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Aspergillus infections of the paranasal sinuses are classified as invasive or non-invasive.1 The vast majority are non-invasive with a good prognosis; however, the invasive type behaves as a malignant neoplasm with bone destruction, orbital and intracranial extensions, and a high mortality rate.2–4
We present one patient with invasive paranasal aspergillosis that extended into the orbit and cranial cavities, and who has survived for 9 years and 1 month.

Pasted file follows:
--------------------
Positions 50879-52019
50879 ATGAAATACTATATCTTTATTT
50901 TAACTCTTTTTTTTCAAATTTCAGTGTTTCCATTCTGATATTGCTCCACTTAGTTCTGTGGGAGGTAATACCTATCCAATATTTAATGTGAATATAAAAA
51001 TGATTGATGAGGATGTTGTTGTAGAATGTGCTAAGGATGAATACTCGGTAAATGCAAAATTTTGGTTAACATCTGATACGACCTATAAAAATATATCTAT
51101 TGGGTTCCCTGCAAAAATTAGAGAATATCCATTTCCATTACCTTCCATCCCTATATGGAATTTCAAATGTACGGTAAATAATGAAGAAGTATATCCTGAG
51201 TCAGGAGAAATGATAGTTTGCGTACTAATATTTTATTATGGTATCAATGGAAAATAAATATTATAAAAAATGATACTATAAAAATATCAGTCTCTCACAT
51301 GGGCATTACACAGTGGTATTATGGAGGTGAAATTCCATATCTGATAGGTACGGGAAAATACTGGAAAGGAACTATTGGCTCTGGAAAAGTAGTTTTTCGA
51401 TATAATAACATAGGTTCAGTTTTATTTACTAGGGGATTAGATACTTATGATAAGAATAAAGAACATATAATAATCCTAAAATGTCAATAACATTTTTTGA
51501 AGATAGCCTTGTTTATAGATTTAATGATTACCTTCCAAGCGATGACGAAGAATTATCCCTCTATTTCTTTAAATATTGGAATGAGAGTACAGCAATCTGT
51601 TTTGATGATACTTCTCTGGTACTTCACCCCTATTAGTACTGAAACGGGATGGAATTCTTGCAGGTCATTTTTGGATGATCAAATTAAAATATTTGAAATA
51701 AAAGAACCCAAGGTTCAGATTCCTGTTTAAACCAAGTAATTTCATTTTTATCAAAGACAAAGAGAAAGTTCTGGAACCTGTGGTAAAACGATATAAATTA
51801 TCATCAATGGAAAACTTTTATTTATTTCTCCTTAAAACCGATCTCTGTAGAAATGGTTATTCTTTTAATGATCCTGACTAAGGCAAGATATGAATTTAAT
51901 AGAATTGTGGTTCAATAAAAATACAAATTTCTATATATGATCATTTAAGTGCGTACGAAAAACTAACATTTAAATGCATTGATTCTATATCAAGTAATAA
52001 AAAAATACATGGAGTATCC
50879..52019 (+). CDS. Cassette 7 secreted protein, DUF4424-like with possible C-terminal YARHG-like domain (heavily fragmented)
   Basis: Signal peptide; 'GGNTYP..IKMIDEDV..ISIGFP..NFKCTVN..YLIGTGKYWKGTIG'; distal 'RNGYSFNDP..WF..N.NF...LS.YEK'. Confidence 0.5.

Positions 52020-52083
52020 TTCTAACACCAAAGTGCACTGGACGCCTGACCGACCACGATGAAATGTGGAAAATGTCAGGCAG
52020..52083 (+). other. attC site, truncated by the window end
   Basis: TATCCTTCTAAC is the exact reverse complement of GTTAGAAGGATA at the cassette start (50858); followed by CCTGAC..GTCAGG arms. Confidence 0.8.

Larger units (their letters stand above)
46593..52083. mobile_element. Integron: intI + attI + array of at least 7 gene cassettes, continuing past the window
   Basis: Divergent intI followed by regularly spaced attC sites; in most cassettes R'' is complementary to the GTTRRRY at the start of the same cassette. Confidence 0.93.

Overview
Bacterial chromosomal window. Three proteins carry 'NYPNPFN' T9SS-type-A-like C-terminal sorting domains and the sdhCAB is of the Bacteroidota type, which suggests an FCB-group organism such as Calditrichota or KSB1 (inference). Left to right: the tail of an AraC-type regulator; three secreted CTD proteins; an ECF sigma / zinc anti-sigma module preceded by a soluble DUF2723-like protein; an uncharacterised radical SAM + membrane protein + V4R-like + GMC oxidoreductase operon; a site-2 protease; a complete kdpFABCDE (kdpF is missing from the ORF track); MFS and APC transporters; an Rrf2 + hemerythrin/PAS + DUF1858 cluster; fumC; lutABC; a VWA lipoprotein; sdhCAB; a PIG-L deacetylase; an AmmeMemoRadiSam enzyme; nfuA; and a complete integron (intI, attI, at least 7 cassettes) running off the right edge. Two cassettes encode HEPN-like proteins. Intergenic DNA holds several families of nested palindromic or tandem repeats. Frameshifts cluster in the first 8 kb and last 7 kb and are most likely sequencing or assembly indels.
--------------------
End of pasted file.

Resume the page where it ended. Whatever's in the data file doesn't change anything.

Along with headaches and periorbital pain beginning in July 1993, a 64 year old woman noticed a decrease vision in her right eye and visited us on 7 September 1993. She had poorly controlled diabetes mellitus. Her corrected visual acuity was 20/30 right eye and 20/20 left eye, and her critical flicker fusion frequency was 25 Hz right eye and 32 Hz left eye. A central scotoma with a relative afferent pupillary defect was present in the right …